I mentioned in my previous post that I’m working on a cool application (will be revealed in less than 2 weeks) that’s finally giving me the opportunity to spend some quality time with Silverlight 2.

In addition to the aforementioned web service interaction, the application naturally makes use of the animation support in Silverlight for some nice interactivity. I created some custom elements for the UI using Expression Design, exported the XAML into Expression Blend, and then animated the UI elements appropriately.

So far, so good. But I tripped myself up a bit on the next step, and wanted to share my pain to save my readers from their own. When I wanted to bring the animated element into my application, I used an existing User Control class, and cut and pasted the XAML from my animated element into it. I also trimmed out some of the XAML that Blend had added to the animated element, thinking it wasn’t necessary.

Two problems there:

  1. When I pasted the XAML into the User Control, I managed to change the way the object tree was generated, which broke the reference to the target property in the animation storyboard. This took me some time to figure out and fix, but I fixed it eventually be recreating the animation in a separate file and comparing the XAML structure of the two files.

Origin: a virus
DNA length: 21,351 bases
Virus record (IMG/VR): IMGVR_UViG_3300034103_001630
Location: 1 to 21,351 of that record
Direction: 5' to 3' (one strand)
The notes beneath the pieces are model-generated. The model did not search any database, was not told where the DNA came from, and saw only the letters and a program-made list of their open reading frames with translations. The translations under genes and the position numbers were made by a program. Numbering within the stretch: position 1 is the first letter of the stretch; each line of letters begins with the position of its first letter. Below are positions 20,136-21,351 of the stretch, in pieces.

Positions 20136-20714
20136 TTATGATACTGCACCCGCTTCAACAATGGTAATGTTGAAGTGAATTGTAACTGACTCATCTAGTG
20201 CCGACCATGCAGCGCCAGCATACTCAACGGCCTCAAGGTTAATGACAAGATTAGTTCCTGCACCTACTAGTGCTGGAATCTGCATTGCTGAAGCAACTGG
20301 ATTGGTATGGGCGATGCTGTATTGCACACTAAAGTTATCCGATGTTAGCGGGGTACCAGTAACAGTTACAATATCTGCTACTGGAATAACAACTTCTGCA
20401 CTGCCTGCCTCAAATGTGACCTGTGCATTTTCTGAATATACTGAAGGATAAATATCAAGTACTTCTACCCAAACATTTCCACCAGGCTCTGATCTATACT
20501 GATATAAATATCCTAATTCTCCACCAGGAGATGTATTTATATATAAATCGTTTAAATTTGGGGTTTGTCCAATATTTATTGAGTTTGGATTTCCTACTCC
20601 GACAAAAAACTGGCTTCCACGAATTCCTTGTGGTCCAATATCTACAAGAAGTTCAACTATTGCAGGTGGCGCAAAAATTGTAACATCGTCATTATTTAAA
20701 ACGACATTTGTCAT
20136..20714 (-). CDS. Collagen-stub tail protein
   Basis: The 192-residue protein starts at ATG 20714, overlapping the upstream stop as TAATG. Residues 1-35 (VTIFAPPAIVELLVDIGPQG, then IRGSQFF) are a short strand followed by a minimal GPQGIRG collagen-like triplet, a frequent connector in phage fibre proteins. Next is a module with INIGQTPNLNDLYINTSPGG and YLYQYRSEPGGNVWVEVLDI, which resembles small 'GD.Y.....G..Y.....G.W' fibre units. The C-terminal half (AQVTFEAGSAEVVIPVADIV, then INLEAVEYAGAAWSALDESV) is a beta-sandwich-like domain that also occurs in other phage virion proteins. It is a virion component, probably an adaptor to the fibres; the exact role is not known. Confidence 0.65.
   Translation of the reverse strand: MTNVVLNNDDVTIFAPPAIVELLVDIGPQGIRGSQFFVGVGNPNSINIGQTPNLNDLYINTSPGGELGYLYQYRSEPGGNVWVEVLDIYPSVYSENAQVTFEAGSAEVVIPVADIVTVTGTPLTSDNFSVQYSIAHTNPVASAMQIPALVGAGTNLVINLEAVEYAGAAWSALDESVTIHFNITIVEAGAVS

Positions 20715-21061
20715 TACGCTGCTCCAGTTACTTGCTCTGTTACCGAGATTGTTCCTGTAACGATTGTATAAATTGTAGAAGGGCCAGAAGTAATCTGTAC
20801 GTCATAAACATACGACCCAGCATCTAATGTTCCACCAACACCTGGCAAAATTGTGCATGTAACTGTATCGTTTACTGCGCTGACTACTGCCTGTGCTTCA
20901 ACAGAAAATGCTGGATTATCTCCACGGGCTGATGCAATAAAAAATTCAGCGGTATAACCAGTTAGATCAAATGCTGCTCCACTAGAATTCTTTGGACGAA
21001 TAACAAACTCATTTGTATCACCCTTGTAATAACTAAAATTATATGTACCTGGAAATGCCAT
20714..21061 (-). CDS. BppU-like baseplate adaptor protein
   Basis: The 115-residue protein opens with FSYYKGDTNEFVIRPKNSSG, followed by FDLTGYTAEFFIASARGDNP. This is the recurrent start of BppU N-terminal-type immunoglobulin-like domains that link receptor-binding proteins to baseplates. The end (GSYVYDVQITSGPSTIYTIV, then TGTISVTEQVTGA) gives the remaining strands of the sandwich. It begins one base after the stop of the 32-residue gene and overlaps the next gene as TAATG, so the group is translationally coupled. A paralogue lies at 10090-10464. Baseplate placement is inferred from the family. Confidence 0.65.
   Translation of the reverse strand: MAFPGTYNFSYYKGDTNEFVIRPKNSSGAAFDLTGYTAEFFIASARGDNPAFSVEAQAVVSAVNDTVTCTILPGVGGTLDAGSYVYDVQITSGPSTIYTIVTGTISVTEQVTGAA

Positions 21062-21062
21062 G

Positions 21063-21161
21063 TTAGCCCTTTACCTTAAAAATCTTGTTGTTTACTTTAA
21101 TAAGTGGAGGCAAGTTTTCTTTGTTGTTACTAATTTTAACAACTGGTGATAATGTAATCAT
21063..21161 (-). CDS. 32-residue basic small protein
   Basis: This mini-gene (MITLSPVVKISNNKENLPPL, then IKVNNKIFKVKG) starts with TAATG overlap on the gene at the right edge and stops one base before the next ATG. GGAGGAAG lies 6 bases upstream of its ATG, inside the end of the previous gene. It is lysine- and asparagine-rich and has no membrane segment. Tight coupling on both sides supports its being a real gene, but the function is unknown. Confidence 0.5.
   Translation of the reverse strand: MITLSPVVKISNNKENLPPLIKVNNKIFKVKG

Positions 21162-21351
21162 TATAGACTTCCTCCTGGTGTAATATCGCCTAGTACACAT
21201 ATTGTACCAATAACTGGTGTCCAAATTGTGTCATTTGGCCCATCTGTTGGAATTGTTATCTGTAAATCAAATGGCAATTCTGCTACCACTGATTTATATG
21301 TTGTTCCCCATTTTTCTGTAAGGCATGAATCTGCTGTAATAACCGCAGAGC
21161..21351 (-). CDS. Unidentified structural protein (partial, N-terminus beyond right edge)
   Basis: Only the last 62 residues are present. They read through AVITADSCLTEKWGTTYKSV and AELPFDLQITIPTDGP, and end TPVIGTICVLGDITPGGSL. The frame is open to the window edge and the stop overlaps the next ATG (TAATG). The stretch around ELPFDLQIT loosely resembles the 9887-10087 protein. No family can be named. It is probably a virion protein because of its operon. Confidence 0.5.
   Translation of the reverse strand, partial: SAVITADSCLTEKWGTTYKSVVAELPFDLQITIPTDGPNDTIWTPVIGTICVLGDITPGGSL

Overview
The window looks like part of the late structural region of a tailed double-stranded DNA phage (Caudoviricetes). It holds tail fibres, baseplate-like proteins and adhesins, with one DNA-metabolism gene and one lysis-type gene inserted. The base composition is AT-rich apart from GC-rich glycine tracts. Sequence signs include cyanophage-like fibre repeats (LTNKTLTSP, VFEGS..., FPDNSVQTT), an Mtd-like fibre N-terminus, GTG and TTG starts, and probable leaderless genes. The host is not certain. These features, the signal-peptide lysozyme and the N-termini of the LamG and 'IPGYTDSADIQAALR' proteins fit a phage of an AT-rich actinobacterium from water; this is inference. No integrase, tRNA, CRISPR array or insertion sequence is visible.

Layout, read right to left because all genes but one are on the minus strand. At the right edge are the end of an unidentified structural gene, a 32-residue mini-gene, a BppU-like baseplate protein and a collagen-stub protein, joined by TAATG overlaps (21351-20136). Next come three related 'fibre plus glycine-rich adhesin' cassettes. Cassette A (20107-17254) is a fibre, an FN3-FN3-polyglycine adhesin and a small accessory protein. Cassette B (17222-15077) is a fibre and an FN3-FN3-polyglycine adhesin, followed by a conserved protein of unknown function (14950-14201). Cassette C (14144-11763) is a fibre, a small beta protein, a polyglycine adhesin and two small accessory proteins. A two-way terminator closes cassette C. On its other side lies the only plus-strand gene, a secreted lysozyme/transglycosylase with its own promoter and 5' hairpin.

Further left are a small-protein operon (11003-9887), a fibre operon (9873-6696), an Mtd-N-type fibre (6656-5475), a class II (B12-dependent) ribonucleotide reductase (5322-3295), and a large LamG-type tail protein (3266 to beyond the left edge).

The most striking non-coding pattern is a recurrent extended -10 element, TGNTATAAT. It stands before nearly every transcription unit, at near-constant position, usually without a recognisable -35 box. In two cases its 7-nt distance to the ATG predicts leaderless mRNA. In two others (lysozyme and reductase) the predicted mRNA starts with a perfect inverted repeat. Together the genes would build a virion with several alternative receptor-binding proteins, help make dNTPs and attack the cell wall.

2. Removing the XAML fragments (in this case, stubs for the RenderTransform elements that Blend adds when you animate a UIElement) was DUMB DUMB DUMB! Thankfully, when helping me to figure out what I was doing wrong, Frank La Vigne thought to ask me whether I’d stubbed those things out, so I knew I’d made a mistake, and was able to remedy it.

The latter issue reminds me of what most of us did when the first version of Visual Studio .NET came out, and we first looked a a code-behind file in ASP.NET, and all of the designer-specific code that Visual Studio dumped in there. Having no idea what all that stuff was for, many of us just decided to get rid of it, then wondered why our page no longer worked. Well, what I did was pretty much the same thing…you’d think I would’ve learned the first time.

So the take-away is that unless you’re really certain about a given section of XAML being unnecessary, don’t give into the temptation to trim out markup inserted by Blend. If Blend put it in there, it’s likely for a good reason. And when troubleshooting animation issues (particularly animations that don’t seem to be triggering properly), one place to look is to make sure that your element tree matches what the animation storyboard is wired up to look for.

Big thanks to Frank for helping me work out the problem!